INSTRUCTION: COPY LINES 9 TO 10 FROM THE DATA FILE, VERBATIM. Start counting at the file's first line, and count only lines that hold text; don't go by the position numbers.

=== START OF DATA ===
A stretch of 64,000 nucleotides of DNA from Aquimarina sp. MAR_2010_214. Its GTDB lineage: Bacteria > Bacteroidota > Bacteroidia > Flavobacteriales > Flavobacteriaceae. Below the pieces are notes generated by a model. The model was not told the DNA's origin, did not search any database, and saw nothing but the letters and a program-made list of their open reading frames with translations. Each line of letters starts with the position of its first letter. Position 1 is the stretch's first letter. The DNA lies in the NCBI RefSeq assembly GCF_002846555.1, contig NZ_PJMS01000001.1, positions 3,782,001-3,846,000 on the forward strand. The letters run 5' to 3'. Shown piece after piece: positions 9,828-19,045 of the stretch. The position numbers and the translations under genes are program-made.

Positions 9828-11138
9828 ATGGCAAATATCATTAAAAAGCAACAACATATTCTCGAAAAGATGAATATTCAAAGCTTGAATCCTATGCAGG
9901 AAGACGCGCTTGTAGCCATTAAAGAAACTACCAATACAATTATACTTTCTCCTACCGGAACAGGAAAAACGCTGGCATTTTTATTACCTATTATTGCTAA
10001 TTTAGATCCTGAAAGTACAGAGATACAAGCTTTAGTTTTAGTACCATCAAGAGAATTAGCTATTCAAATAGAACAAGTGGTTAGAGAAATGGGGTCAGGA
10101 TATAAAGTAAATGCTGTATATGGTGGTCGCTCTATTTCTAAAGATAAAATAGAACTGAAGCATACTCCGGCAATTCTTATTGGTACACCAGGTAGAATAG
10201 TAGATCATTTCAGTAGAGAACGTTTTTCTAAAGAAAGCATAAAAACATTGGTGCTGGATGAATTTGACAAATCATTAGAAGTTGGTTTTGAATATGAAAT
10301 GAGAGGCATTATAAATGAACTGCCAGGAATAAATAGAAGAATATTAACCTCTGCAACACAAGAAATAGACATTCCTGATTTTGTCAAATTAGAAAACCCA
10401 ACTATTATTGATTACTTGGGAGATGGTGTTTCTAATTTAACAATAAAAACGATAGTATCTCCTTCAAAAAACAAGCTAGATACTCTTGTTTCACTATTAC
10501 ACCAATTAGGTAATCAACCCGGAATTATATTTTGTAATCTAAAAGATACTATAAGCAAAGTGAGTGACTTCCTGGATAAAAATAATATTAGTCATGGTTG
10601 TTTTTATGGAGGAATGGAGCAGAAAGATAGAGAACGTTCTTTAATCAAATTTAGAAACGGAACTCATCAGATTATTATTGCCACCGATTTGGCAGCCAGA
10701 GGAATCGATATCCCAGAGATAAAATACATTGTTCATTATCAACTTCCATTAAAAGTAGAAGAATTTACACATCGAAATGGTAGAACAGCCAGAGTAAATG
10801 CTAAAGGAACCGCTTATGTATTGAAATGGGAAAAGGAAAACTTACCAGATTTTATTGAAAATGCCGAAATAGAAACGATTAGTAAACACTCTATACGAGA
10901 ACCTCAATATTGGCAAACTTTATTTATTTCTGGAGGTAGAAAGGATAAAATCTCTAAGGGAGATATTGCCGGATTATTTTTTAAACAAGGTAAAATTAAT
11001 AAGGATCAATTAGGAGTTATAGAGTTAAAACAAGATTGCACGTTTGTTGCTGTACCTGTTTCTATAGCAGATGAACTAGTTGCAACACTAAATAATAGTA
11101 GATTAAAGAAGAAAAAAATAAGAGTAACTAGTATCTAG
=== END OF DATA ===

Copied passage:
10401 ACTATTATTGATTACTTGGGAGATGGTGTTTCTAATTTAACAATAAAAACGATAGTATCTCCTTCAAAAAACAAGCTAGATACTCTTGTTTCACTATTAC
10501 ACCAATTAGGTAATCAACCCGGAATTATATTTTGTAATCTAAAAGATACTATAAGCAAAGTGAGTGACTTCCTGGATAAAAATAATATTAGTCATGGTTG